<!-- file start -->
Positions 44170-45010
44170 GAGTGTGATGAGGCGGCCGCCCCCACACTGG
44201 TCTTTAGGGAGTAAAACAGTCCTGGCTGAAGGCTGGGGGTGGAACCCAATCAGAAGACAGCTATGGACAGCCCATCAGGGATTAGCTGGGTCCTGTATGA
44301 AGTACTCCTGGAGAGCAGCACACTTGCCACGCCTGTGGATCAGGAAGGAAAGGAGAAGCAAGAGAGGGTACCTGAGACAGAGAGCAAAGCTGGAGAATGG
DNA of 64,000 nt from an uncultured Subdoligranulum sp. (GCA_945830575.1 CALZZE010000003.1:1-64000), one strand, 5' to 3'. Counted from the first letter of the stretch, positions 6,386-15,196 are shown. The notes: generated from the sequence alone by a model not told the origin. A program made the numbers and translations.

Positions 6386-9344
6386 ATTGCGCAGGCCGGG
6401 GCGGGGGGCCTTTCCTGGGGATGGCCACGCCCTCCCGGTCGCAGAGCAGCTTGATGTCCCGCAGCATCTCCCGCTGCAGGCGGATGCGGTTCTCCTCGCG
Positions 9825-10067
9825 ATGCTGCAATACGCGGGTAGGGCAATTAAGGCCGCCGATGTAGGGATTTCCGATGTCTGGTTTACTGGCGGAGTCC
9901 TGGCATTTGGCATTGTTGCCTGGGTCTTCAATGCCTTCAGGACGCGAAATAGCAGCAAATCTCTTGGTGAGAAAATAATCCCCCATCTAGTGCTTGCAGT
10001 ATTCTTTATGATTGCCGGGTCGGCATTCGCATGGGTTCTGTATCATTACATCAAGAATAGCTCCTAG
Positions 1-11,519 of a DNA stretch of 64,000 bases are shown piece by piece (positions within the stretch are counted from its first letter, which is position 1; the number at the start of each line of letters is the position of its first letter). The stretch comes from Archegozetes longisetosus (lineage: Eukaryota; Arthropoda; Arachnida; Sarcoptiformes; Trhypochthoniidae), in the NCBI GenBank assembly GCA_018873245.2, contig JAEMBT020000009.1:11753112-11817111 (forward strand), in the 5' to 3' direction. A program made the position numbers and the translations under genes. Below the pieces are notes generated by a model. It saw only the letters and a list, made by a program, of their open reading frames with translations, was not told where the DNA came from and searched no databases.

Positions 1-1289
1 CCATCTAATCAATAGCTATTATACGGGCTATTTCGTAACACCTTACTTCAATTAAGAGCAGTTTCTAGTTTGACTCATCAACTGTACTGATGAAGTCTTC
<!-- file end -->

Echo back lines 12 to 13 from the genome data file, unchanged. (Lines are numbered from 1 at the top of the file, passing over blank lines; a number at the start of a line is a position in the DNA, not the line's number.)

10001 ATTCTTTATGATTGCCGGGTCGGCATTCGCATGGGTTCTGTATCATTACATCAAGAATAGCTCCTAG
Positions 1-11,519 of a DNA stretch of 64,000 bases are shown piece by piece (positions within the stretch are counted from its first letter, which is position 1; the number at the start of each line of letters is the position of its first letter). The stretch comes from Archegozetes longisetosus (lineage: Eukaryota; Arthropoda; Arachnida; Sarcoptiformes; Trhypochthoniidae), in the NCBI GenBank assembly GCA_018873245.2, contig JAEMBT020000009.1:11753112-11817111 (forward strand), in the 5' to 3' direction. A program made the position numbers and the translations under genes. Below the pieces are notes generated by a model. It saw only the letters and a list, made by a program, of their open reading frames with translations, was not told where the DNA came from and searched no databases.